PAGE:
state budget

State lawmakers refused to approve part of the Jindal administration’s plan for balancing the current budget Friday, making it clear they’re fed up with sweeps of dedicated funds.

“Somebody, sooner or later, has got to stand up and say we’ve got to stop this,” Sen. Robert Adley of Benton remonstrated with the Joint Budget Committee and representatives of the Division of Administration.

Adley, a Republican, chairs the Senate Transportation Committee, and he took great issue with part of the budget-balancing plan to grab $6-million from gasoline taxes — which are dedicated to building and maintaining roads — and shuffle that money to State Police.

The Joint Legislative Budget Committee meets today to vote on the governor’s plan for slicing $103-million from current year spending.

“These mid-year cuts are critical,” House Speaker Chuck Kleckley says of the painful necessity.

State officials have been burning up the phone lines between Baton Rouge and New York City this week, trying to stave off the threatened downgrade of Louisiana’s credit rating. State Treasurer John Kennedy says it’s been intense.

“We’re in trouble. I don’t want to overstate that, but I don’t want to sugarcoat it, either,” Kennedy says. “We’re in trouble with two of the three rating agencies. Moody’s and Standard & Poor’s have told us unless we get our fiscal affairs in order, they’re going to downgrade us.”

Statewide elected officials believe the Jindal administration’s budget ax must have become dull from overuse, since the latest round of proposed cuts are far from even.

“The cuts seem to be disproportionate,” Lt. Governor Jay Dardenne observes.

Louisiana Agriculture Commissioner Mike Strain says the mid-year budget cuts proposed last week by the Jindal administration could end up costing you more at the grocery store and elsewhere.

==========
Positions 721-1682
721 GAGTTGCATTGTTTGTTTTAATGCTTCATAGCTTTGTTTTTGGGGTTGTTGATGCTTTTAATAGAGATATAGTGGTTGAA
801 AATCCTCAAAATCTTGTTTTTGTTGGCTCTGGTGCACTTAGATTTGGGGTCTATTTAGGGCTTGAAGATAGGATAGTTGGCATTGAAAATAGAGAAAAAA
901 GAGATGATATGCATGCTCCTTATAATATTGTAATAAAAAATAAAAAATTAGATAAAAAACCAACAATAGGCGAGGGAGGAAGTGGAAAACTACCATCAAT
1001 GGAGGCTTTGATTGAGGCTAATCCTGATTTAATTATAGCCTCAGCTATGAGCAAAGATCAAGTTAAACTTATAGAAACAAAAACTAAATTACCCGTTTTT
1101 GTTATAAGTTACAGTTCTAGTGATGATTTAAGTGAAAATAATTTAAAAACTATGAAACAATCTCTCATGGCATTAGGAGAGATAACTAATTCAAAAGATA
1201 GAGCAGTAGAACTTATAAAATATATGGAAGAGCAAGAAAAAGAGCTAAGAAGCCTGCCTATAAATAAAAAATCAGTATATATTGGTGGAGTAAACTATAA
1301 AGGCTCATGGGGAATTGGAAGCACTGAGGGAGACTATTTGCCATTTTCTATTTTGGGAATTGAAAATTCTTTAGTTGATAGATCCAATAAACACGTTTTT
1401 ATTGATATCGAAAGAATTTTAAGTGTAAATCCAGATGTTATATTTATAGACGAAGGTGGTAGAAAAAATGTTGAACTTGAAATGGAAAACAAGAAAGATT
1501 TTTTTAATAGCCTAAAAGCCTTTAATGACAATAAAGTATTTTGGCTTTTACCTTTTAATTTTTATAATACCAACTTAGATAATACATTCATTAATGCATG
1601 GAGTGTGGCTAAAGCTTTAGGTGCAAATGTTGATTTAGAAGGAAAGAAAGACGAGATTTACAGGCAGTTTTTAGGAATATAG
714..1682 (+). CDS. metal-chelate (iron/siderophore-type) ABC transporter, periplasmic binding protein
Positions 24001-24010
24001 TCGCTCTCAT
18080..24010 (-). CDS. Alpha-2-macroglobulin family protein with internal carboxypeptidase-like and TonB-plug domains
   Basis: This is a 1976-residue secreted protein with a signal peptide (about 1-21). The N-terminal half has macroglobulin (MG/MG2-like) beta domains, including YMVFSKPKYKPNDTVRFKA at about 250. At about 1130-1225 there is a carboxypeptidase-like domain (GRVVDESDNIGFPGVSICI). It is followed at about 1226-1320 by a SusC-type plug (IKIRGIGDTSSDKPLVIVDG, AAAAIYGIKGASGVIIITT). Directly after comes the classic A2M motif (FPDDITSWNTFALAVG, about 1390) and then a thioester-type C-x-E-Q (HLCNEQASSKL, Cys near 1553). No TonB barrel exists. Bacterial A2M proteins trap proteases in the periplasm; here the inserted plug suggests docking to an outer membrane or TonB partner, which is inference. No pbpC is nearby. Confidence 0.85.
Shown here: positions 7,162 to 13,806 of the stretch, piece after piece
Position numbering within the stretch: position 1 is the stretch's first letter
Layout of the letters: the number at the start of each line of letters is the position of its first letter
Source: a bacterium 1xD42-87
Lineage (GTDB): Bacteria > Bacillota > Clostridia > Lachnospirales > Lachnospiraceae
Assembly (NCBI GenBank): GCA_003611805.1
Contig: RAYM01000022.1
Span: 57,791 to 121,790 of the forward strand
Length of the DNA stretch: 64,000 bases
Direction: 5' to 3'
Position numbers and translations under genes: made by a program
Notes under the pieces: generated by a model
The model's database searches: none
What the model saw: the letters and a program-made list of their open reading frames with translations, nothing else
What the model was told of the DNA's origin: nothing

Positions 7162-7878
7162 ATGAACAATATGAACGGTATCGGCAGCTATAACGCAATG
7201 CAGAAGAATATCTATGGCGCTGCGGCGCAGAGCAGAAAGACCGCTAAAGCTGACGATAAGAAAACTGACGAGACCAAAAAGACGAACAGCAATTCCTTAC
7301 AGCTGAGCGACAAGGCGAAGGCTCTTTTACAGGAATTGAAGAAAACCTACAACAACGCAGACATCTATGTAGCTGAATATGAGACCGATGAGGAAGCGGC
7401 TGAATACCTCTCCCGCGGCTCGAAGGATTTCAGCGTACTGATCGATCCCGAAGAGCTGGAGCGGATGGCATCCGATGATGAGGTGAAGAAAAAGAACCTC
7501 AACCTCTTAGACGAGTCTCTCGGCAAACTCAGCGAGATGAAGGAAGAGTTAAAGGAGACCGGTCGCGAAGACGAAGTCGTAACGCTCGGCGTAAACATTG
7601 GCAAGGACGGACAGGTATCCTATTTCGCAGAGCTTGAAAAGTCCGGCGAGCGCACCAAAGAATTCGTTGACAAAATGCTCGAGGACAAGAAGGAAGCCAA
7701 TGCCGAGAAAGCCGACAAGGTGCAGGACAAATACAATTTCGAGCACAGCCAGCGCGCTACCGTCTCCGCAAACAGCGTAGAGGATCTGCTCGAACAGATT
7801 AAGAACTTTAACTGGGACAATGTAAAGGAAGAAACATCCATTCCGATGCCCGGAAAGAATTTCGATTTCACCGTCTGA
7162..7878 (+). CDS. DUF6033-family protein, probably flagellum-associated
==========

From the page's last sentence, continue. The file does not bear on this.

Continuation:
“You know, if we downsize in meat inspection, that means plants will close,” Strain warns. And meat prices will go up.

The Department of Agriculture has been told to cut $2.6-million from its spending between now and June 30, and Strain says that means he will have no choice but to reduce the number of inspectors his department employs.

 Since it’s an election year, it’s highly unlikely that lawmakers will risk the wrath of voters or the governor by raising taxes to fill Louisiana’s $1.6-billion budget hole. But they will almost certainly be taking a hard look at state tax breaks to bridge the budget gap.

Finding the way down off the fiscal cliff could be as simple as turning around, and looking back at the path that brought us here.

“The root of our current budget problems goes back to the decision in 2008, under Gov. Jindal, to repeal the Stelly tax changes that voters passed in 2002,” says Louisiana Budget Project director Jan Moller. “That has taken about six to seven hundred million dollars our of our tax base every year.”

“Prices at the pump don’t seem to have a bottom yet.” Legislative Fiscal Analyst Greg Albrecht says while that’s good for consumers, it’s very bad for the state budget.

Louisiana’s budget gap for the fiscal year that starts July 1, 2015 has widened by $400-million due to declining oil royalties and severance taxes — directly attributable to the fall in oil prices.


“We need to appreciate what we’re saying when we say those words,” LSU economist Jim Richardson admonishes, as Louisiana is standing on the edge of a fiscal cliff.

“We simply do not have enough,” Richardson states.

It has not been a terrific few weeks for state finances.

Oil revenues dropped. And then a $180 million hole appeared in the state budget.

Melinda Deslatte, AP reporter on the state budget beat, explains how Gov. Bobby Jindal plans to close the gap.